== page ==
By Al Raychard
I grew up in a time when much of southern Maine seemed a lot less crowded, when you knew your neighbors and a kid could walk to his friend’s house a mile or so down the road and home again in time for supper without fear or mothers worrying about a kid’s safety. During the summer we actually retired each night with the front door and windows wide open to take advantage of the cooling nighttime breezes. We were a rural family, country kids who spent a lot of time outdoors and though we didn’t have 40 channels on TV, the World Wide Web or video games to pacify our time we always found things to do.
Not far from our home was a small brook that drained a wetland area on a neighboring property. Beavers had built a dam near its source creating a small pond but downstream the brook ran clear and clean forming a series of short and long riffles that emptied into deep, dark pools. Over the years the spring run-off had undercut some of the banks, and in places trees had fallen in to divert the water flow forming swirling eddies. Along the banks tall hardwoods and spruce provided shade keeping the brook cool even during the dog-days of summer. I spent countless hours there dunking worms but besides being full of pan-sized native brook trout it was my magical place and the sound of that moving water was like music to my ears. Today, more decades later than I like to think about, whenever I wade into a stream or river with a fly rod in search of trout or salmon the music is still there and I realize it was the hours spent on that brook as a youth that made me such a moving water fan.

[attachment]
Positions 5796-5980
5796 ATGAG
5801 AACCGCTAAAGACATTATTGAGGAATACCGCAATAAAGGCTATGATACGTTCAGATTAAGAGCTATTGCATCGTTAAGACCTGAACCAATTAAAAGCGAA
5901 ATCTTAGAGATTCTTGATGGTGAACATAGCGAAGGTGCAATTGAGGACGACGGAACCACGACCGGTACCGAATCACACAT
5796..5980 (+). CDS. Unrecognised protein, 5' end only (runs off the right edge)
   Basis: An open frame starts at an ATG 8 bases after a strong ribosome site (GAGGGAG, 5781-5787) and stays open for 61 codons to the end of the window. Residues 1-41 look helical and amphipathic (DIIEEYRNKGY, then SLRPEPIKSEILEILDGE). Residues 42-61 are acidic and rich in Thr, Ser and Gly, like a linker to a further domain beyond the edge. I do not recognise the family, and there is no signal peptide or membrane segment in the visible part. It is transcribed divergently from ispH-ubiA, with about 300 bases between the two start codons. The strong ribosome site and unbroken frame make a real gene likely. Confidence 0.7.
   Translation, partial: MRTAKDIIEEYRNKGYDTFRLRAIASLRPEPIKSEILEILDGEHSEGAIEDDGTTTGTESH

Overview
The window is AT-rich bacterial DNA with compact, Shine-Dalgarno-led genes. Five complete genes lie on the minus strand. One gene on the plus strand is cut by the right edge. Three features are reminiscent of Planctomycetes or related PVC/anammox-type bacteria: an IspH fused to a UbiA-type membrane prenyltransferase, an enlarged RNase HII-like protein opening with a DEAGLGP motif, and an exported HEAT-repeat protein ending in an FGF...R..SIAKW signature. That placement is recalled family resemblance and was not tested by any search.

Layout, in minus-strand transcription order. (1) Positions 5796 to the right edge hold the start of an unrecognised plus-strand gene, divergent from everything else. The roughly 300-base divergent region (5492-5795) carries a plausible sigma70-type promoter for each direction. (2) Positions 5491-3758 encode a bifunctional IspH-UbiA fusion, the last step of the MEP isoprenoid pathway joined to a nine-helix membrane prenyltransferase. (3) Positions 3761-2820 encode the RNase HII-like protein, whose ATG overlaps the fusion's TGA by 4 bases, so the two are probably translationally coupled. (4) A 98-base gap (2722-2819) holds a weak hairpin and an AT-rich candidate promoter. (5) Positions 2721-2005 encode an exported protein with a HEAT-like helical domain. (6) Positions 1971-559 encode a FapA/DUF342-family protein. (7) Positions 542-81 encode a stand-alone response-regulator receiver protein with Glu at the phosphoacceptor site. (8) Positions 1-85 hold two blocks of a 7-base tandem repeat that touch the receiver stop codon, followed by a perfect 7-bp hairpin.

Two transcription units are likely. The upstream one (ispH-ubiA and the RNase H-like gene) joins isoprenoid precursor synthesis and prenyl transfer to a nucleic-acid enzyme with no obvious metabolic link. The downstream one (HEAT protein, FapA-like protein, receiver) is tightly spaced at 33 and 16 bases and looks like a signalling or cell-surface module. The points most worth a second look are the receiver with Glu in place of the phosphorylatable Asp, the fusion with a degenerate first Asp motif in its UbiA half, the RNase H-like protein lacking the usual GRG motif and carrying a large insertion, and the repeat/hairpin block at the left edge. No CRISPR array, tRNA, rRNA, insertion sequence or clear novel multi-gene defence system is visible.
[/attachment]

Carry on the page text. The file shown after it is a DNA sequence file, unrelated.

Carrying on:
I don’t fish small brooks as much as I used to but when I do it’s refreshing to note that despite the world having changed in so many ways things along small trout brooks have pretty much stayed the same. It’s also interesting to realize the lessons learned on a brook in southern Maine decades ago are good general lessons to fish by.
One of the things discovered early on is trout are cover-oriented fish. I’ve found that pretty-much true in the wilds of Labrador to the mountain runs in Pennsylvania to the trout streams in the west. Undercut and shaded overhanging banks, log jams and other obstructions breaking or diverting the currents, pocket water and areas where the water is still moving but out of the stronger main current to name but a few can all produce good results. With that said, the most important thing learned way back when was to look first, to “read” the water before wetting a line. It’s a cardinal rule to fish by.
Another thing that seems to hold true is the further I get from main roads or bushwhack past the end of a trail the better the fishing is apt to be. Exploring areas where anglers seldom tread and sections seldom fished, to have a place all to yourself is one of more enjoyable things about fishing small trout runs.
Looking back, and each time I hit a brook, favorite trout stream or river, even one that is unknown the things discovered as a boy prove their value. The need for a quiet, stealthy approach and maintaining a low profile, how important presentation and precision and making the first cast count are, and how much patience sometimes plays a role in enticing a trout from its station. How the biggest trout are nearly always positioned in the best feeding lanes, at the head of a pool or riffle, near cover or along the edge where deep water meets shallow and fast currents mix with slow.
Indeed, there were a lot of lessons learned back then, one of the most important being it’s not about the size of trout these small runs hold, but the pure, simple joy they offer that really counts. And now, with May upon us and as apple blossoms bloom or about to, and as water levels recede and temperature rise it’s time to wet a line and put those lessons to good use.
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